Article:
I underpainted the entire painting in oils, except the long neck of the peacock, which I layered up in acrylic. I planned this in advance, as I knew I wanted to use an interference acrylic paint by Golden paints over the blue feathers of the neck….always remembering, for the beginner painters reading this, that oils can go over acrylics but never the other way around! So I needed to make this decision prior to any oil layer. I am totally enamoured by Golden’s interference, metallic and iridescent paints…they are not cheap but stretch far and so I feel they are quite good value. The blue iridescent adds a translucent shimmer over a darker acrylic.
Once a whole layer of oils was on, it was just a matter of slowly slogging it out…there was certainly no quick process to painting in each rose. Once the roses were done, I then had to fill in the background of the flower area but make sure the roses were blending naturally into this background as opposed to sitting on top of the background. I achieved this by glazing cooler shadow tones onto the roses and laying leaves and random flowers onto the edges of the roses to give a feeling of depth.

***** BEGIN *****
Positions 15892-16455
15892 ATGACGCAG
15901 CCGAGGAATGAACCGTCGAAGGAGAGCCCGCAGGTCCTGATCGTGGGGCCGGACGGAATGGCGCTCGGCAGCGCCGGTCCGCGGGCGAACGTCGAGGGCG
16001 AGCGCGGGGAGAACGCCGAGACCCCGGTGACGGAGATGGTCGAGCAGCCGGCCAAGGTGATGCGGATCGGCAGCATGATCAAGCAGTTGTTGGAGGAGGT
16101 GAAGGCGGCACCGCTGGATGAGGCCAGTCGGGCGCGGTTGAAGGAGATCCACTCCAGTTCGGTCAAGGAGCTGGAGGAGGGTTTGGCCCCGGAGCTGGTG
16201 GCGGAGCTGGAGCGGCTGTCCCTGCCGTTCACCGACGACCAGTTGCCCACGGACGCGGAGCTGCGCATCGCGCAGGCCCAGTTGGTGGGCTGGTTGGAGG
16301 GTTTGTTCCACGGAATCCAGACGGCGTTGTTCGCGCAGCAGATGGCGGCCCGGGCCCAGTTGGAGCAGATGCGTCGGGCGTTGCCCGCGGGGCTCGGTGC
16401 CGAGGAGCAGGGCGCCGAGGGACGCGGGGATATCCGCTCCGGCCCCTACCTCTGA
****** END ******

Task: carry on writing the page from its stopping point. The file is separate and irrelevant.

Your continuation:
I scumbled white paint into the cloud background…scumbling is the process of using a dry brush with very little paint and adds broken colour to create lightness.
Then guess what? I go over it again and again, until I feel its done!
Because I had not intricately worked out a plan to this painting, I really just worked my way around it, adding and subtracting until I was pleased with the overall composition, tones and look. Composition should be your most thoroughly thought out area, followed by tones. Without these two major rules, any painting, even the most beautifully rendered ones, will lack form and depth and will not appeal to even the least knowledgeable art viewer.
This painting took a few weeks to complete…mainly because I didn’t have a plan of how I wanted to tackle it. It’s actually an okay way to paint for many paintings, being more intuitive than intellectual in its processing….but it doesn’t make for a quick way of painting!
The final mark to all my paintings is my signature on the bottom right hand corner, in a colour that melds into the rest of the painting and once its dried for a few weeks, a coat of Gamvar Varnish for protection and to boost the colours.
Lastly, my paintings visit a professional photographer so I can make prints. Cascade is now available as an archival limited edition print…either in the original size (152x91cm)or smaller (76×45.5cm).
Cascade will be available to purchase at Perth Upmarket on the 25th August 2018 at UWA. Find all the details here.
I hope you like Cascade and my not so organised approach to making it!
Please contact me with any queries about oil painting or the painting or prints.
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See you next week!